The weakness with FTP is in the credentials being visible in Clear Text in the FTP Packets,..however a hacker has to physically get themselves into a position to actually sniff the traffic by logging into your switches to configure monitoring and monitored ports and plugging themselves physically into the monitoring port.  You cannot just simply sniff the traffic that easily over the "switched" Public Internet without physically doing it from within the ISP actual facility.  So the panic over regular FTP is a little over-hyped,...not saying it should be ignored,...but the typical panic is not based on reality.

FTP over VPN is a valid possibility but the VPN introduces other problems of its own.

I think the original intent of the original question is an example of misplaced security attempts (no offense intended).  The FTP Server is where the attacks happen, therefore the FTP Server is where the remedy has to occur.  The Firewall is not the place to build the protection here.  The primary method here is:

1. Face the fact that attacks against the server are going to happen,...they are automated, and there is nothing you can do about that.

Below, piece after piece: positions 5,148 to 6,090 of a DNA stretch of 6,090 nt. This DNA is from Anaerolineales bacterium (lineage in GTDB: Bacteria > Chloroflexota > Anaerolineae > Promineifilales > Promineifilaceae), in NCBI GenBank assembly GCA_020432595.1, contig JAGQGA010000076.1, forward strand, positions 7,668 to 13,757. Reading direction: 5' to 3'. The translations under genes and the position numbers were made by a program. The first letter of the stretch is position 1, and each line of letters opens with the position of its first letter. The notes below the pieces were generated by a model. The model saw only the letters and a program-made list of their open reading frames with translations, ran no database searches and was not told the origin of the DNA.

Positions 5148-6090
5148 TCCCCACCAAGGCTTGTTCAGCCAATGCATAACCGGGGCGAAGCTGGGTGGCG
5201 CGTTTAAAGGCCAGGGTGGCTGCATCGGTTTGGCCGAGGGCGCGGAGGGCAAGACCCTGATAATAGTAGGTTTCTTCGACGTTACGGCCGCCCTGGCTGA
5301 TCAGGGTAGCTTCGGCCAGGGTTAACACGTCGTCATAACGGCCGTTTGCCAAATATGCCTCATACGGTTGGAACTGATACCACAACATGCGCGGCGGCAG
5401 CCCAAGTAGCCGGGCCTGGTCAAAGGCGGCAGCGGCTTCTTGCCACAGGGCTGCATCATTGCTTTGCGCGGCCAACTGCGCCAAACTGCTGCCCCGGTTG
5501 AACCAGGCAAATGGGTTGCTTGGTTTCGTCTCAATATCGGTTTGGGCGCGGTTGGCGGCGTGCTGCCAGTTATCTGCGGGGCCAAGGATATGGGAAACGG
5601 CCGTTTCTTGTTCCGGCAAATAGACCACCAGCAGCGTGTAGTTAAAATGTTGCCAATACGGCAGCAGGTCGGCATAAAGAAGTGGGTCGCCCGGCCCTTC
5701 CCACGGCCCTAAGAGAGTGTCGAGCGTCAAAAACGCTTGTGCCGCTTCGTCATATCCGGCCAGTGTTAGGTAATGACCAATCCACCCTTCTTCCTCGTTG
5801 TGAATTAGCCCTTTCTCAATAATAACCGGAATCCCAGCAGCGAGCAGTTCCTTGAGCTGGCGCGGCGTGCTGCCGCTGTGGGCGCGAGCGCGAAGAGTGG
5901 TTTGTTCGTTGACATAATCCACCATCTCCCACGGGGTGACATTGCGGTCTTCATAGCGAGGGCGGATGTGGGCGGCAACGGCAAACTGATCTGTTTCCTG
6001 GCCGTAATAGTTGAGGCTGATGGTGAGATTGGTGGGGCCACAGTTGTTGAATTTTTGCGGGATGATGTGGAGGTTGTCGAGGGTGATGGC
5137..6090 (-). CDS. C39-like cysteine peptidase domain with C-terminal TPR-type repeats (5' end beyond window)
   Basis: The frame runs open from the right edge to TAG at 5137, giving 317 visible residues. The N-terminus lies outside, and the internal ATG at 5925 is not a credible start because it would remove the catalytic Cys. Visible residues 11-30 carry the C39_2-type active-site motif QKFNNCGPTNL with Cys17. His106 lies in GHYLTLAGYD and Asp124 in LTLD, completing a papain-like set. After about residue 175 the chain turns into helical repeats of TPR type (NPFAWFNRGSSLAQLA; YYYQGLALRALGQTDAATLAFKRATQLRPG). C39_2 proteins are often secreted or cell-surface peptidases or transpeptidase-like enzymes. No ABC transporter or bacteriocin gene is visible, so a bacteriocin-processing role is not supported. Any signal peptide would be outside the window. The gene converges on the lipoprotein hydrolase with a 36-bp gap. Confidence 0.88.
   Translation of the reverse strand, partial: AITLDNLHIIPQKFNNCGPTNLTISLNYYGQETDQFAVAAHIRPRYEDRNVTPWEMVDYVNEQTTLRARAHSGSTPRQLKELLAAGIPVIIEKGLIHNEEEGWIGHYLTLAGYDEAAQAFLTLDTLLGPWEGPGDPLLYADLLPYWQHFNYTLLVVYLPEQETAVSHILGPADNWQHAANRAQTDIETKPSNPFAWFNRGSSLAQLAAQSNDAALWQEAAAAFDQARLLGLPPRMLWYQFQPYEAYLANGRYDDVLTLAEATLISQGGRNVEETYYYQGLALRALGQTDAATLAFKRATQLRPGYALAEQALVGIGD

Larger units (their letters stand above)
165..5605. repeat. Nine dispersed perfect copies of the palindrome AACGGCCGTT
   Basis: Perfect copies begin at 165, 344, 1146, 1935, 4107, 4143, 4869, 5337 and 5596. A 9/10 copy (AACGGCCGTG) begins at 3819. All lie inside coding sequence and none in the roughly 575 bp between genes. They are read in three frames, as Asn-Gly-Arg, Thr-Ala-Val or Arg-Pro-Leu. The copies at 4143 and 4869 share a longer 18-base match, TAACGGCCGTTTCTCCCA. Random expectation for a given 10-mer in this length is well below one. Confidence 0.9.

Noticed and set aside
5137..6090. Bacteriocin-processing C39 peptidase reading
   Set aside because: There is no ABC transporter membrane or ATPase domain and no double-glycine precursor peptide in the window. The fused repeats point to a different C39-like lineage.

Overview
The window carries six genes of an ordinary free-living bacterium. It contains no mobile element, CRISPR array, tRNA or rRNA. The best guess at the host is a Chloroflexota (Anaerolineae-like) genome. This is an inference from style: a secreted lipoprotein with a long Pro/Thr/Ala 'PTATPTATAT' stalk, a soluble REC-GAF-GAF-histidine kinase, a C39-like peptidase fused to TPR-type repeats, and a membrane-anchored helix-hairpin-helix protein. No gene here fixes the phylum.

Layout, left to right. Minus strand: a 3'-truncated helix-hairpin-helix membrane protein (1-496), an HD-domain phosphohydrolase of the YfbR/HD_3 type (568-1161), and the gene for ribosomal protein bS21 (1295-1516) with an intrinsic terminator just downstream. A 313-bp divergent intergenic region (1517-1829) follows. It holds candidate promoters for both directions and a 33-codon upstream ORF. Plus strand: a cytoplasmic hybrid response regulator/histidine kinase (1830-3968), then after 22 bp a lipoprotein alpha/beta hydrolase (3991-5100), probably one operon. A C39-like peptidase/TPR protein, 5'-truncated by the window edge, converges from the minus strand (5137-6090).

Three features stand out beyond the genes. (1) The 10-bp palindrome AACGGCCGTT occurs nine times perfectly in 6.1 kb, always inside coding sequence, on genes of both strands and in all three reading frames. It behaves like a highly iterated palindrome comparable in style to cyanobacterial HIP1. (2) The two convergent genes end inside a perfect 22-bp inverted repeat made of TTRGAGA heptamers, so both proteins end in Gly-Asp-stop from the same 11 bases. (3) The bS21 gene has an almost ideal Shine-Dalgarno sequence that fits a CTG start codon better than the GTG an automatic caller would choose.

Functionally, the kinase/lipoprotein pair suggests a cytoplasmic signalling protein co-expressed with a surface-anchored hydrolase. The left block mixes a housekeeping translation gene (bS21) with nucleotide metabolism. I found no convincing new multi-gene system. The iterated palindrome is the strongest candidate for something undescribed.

2. Avoid common dictionary names and common user names for the accounts allowed to perform the FTP.
3. Use very long and very complex passwords.  When it takes 3000 to 125,000 years to crack the passwords is just is never going to happen.  I'm not exaggerating,...complex passwords, done right, can even take millions of years to crack,...I mean that literally, is just the math.

4. The FTP Target (where the files are stored) needs to be a dedicated partition that is backed up regularly.  Never ever use the OS partition,...why,...they'll break into the OS??, they won't break into the OS,...but if they gain upload ability they will create gazillions of folders at gazillions of levels using illegal characters that Windows cannot rename, copy, move, or delete and will proceed to fill up the partition with whatever they are trying to use you for storage for.  When it fills the drive it will bring the OS down due to lack of drive space.   To clean up such a mess requires formatting the partition and restoring from backup,...hence a dedicate partition, hence a simple task to do a restore.
What we have done to cover FTP situations is use a NAS that has its own built in FTP Service with it's own accounts.  The FTP Target "drive" is actually a thumbdrive plugged into the NAS's USB port.  It also has mirrored drives but none of those are open to the public via FTP,...only the drive representing the thumbdrive allows FTP from outside.  Once the upload occurs we swap out the thumbdrive with a blank one and use the full one for whatever its purpose is.  A 16Gig or 32Gig thumbdrive can cover a lot of ground.

Granted this may not be great in all situations but serves the purpose just fine in our case.

The NAS we use for this is just a cheap Linksys model: NAS200